Dear Parent/Guardian of PAUSD Students Enrolled in Grades 3 through 8:
California’s academic standards—what we want our students to know and be able to do—are designed for students to graduate ready for college and a career. One way we measure their progress is through the California Assessment of Student Performance and Progress (CAASPP) assessments. Students across California in grades 3–8 and high school take these assessments each spring. These tests were created specifically to gauge each student’s performance in English language arts/literacy (ELA), mathematics, and science. These tests measure the skills called for by the state academic standards, including the ability to write clearly, think critically, and solve problems.
Because students participate in CAASPP tests statewide, they provide an opportunity to measure the skills of all students against the same academic standards. Given online, the tests are computer-adaptive, allowing more precise measurement of individual skills.
In grades 3-8 and 11, most students will participate in the Smarter Balanced Summative Assessments for ELA and mathematics. In addition, students in grades 5, 8, and 12 will participate in the California Science Test (CAST) pilot. However, students who have a significant cognitive disability, as designated in their individualized education program (IEP), are eligible to take the California Alternate Assessments (CAAs) for ELA, mathematics, and science.
Your child’s participation in this assessment is valuable as the number of students taking the CAASPP assessment has been used to determine additional funding as each school is required by law to meet a 95% participation rate. In addition, results may be used as one measure to assess the quality of our school and its programs, determine statewide and national rankings, impact state accountability reports, as well as provide a primary source of school-wide data to inform each school site’s Single Plan for Student Achievement (SPSA) continuous improvement process.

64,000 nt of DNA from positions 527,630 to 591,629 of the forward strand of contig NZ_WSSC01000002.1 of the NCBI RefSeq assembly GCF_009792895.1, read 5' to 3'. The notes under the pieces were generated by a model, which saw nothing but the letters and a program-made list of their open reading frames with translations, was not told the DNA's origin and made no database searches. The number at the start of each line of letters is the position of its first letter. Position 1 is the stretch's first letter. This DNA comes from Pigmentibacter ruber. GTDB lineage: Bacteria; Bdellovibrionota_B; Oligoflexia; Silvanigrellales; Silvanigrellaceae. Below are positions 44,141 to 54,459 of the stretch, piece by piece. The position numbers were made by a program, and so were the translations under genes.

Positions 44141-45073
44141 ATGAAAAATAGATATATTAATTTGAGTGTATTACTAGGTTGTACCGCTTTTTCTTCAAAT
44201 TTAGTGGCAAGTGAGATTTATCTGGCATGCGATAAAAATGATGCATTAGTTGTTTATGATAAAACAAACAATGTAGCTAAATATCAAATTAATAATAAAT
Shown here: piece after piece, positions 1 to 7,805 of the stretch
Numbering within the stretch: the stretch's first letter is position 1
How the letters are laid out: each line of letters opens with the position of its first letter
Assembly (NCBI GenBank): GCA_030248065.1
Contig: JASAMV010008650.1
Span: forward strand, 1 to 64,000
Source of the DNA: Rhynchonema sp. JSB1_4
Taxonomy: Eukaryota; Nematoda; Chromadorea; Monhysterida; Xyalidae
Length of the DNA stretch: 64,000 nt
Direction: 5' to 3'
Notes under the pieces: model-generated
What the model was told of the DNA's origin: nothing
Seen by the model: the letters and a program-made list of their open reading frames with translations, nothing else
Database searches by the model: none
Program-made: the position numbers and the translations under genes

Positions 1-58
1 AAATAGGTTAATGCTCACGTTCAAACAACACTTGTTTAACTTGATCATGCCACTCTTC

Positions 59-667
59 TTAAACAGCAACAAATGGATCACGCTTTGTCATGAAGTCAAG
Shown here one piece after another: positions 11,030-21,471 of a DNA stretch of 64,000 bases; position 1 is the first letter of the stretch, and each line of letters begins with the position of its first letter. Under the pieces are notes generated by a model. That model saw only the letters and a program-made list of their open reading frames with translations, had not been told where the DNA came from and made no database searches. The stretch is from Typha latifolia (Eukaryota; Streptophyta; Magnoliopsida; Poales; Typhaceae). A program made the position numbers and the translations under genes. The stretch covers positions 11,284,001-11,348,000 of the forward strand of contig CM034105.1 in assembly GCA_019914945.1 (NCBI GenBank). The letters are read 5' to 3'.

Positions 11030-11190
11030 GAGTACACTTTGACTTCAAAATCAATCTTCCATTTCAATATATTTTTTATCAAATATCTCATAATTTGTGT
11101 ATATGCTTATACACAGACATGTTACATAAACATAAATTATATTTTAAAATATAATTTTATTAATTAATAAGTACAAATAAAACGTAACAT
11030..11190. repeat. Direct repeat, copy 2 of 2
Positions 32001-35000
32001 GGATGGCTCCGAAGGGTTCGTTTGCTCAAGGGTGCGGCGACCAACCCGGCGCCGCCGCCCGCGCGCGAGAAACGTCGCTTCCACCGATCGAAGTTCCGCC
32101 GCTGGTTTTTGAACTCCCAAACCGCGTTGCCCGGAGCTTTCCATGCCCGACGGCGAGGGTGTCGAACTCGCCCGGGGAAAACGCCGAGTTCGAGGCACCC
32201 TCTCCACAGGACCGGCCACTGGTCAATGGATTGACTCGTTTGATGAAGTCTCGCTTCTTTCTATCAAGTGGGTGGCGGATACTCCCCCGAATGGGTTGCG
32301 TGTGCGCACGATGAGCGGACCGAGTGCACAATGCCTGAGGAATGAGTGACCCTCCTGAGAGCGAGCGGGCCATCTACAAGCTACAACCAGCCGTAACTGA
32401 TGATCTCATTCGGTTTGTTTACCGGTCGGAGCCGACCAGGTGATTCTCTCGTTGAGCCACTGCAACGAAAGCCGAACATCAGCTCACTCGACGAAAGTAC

Smarter Balanced Assessments
The Smarter Balanced ELA and mathematics tests reflect California’s rigorous academic standards and allow students to demonstrate analytical writing and critical thinking skills as well as their knowledge of facts. In 2017, parents will be able to compare results across three years (2014–15, 2015–16, and 2016–17) to determine their child’s progress in meeting the standards. (Exceptions: Only two years of data will be reported for students in grade 4, and only one year of data will be reported for students in grades three and eleven.)
To learn more about these tests, please visit CDE’s Test Score Guide Web site at http://www.testscoreguide.org/ca, which provides informative guides and test score descriptions as well as sample test items at different levels of proficiency.
Another great resource are the Practice and Training Tests, which can be found on the CDE’s Smarter Balanced Practice and Training Tests Web page. Here, parents can experience the kinds of questions that students will encounter on the tests.
For additional information, visit PAUSD’s assessment page at www.pausd.org/teaching-learning/assessment-information.
California Science Test—Pilot Test (Grades 5, 8, and high school)
California’s new state standards for science call for students to think and work like scientists and engineers—asking questions and learning through hands-on investigation and discovery. Working with science teachers, California is developing a new assessment that emphasizes scientific thinking and reasoning. This year students in assigned grade levels will participate in the tryout of test items for this future assessment. While this tryout will not provide scores for you child, it is an important first step in developing an assessment that will fairly and accurately measure how students are achieving on the new science standards. For additional information about the new science tests and sample questions, please visit the CDE’s CAASPP Science Assessment Web page at http://www.cde.ca.gov/ta/tg/ca/caasppscience.asp.
While the district has a broad testing window (March through May), school sites determine their site-specific testing windows. Principals will notify their communities of the testing dates as they are solidified. While a 95% participation rate is required, parents should note that Education Code section 60615 states that parents/guardians may annually submit a written request to the principal of their student’s school to excuse their child from any or all parts of the CAASPP Summative Assessments for the school year. We encourage parents to contact the principal’s office with any questions they may have about the assessments or their child’s participation.
Glenn "Max" McGee